Delving into his work, the first details unearthed are those that will paint a picture of the premiere he is producing for HSDC’s Summer Series. Two months out from the debut date at this point, Cerrudo warns, “It's so early that anything that I might tell you might be a lie. Because things can change.”

This piece will be the 13th that Cerrudo has created for Hubbard Street, and he is emphatic that the one thing he definitely has planned is to take risks for himself and try to go to a place where he hasn’t gone with his work before. It’s something for which he says he always strives, but notes that this time, now that he feels more established as a choreographer with the company, it’s very different.  “I feel this time I’m trying to take a bigger step than I have before,” he explains.

“I feel very lucky. I think my work has been working well with Chicago audiences, and so I feel this is the moment. I think I always take risk, but I guess it has taken all these works (for HSDC) for me to say, okay, don't worry about failing, just try. Just try to break through and find new ways, new things.”

At this many weeks out ahead of the debut date, the work is still nebulous, only starting to take shape in the choreographer’s mind, let alone in reality. Rehearsals for the piece have just begun, and Cerrudo conveys the goals of these early practices.

“Particularly in this piece, I'm trying to make it really a collaborative process (with the dancers)…. At this point, I am trying to (make) a much more theatrical feel to this work—less pure movement—and give it more of a character base. More of a dance theater base, if you want to look at it that way,” he explains. “And so we're exploring what those characters are, and how we can not only create a character, but (also) make them move, express something without words, (and explore) how those characters relate to each other.”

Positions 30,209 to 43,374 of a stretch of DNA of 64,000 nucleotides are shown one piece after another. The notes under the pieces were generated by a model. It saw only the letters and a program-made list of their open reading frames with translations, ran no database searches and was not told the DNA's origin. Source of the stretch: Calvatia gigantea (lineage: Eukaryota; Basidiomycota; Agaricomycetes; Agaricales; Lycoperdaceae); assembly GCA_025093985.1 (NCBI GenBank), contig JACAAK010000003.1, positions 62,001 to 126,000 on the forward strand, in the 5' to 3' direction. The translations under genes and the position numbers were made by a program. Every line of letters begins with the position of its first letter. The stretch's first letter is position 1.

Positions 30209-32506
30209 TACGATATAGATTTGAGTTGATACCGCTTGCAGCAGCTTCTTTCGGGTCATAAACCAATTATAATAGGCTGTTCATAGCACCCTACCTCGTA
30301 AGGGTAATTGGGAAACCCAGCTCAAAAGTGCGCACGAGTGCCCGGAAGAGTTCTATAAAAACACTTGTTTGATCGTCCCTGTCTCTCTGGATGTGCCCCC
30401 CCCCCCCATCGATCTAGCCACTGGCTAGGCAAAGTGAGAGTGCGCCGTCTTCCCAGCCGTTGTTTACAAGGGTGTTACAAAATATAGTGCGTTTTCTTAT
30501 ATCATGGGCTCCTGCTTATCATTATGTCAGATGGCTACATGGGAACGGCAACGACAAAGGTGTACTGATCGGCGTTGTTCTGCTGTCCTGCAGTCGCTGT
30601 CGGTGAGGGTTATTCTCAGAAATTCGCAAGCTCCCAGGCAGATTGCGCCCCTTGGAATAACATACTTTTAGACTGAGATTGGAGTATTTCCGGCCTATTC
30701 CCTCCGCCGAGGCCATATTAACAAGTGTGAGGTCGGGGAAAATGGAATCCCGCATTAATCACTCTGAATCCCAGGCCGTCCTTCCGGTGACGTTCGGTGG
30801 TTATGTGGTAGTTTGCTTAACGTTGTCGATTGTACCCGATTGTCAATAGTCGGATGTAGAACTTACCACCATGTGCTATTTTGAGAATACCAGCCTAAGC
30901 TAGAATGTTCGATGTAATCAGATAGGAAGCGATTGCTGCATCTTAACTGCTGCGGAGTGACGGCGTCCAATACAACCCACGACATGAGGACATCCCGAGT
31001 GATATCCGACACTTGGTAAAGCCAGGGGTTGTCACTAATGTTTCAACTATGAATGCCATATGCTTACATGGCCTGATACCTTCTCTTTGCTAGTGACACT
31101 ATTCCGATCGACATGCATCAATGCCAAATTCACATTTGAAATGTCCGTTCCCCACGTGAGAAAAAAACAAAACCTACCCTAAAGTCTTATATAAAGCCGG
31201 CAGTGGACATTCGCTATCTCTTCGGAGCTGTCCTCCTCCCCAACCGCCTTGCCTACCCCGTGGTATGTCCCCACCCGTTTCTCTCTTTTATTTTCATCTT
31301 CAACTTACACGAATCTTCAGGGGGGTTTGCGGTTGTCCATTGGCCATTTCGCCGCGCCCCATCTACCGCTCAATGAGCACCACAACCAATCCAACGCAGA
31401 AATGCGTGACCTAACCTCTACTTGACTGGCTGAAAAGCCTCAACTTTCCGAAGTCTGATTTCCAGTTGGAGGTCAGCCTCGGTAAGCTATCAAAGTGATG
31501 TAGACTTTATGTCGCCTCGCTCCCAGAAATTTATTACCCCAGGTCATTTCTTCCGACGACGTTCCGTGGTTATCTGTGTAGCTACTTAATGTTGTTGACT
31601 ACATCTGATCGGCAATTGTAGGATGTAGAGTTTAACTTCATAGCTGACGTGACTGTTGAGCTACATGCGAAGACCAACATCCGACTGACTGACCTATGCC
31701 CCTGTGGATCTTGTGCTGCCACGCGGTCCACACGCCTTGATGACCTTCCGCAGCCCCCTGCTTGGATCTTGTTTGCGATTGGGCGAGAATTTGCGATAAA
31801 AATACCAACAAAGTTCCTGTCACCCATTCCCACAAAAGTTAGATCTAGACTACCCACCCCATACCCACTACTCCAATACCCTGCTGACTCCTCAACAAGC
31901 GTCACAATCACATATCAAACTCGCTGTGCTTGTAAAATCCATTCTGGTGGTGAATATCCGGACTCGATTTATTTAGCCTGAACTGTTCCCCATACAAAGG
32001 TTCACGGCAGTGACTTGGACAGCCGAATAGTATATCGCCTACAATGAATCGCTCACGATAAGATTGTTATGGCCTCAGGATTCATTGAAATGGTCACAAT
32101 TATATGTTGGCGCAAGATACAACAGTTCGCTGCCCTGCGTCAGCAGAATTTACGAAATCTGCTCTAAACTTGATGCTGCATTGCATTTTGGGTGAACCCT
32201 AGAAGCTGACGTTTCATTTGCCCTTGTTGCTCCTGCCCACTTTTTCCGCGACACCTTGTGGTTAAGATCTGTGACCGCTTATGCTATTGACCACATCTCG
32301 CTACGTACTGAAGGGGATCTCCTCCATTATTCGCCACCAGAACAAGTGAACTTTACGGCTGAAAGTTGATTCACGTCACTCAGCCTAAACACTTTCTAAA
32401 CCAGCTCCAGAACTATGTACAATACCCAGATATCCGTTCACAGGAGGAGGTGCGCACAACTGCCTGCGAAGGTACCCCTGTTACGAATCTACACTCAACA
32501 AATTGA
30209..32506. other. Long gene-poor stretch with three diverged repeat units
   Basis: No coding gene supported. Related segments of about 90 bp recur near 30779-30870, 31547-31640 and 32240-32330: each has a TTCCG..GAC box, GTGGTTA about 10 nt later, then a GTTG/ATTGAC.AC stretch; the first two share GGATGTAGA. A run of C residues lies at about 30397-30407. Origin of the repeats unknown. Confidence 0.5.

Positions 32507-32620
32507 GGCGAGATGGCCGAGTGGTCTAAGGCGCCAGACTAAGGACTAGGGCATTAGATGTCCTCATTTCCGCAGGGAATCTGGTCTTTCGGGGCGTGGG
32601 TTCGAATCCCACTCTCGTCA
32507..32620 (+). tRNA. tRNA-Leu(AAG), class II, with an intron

Cerrudo clarifies that he has never made a storytelling ballet, and he does not intend to do so now. He says he’s pretty sure he wants the work to be abstract, but with moments where the audience will detect brief stories.

While most details about the work are still taking shape at this stage of the game, Cerrudo does know he will be working with a brilliant team. Costumes will be designed by Jeff Award-winning designer Branimira Ivanova, who has been designing costumes for HSDC since 2002. Michel Korsch will design the lighting for the new piece. He has worked with Cerrudo on such unforgettable productions as “One Thousand Pieces” (2012) and “Little mortal jump” (2012).

And, of course, Cerrudo has Hubbard Street’s versatile dancers, who are athletic, lovely, edgy, and adventurous. After five years of choreographing for HSDC, Cerrudo has had the opportunity to work with many of the same performers for quite a while, which he describes as a huge advantage.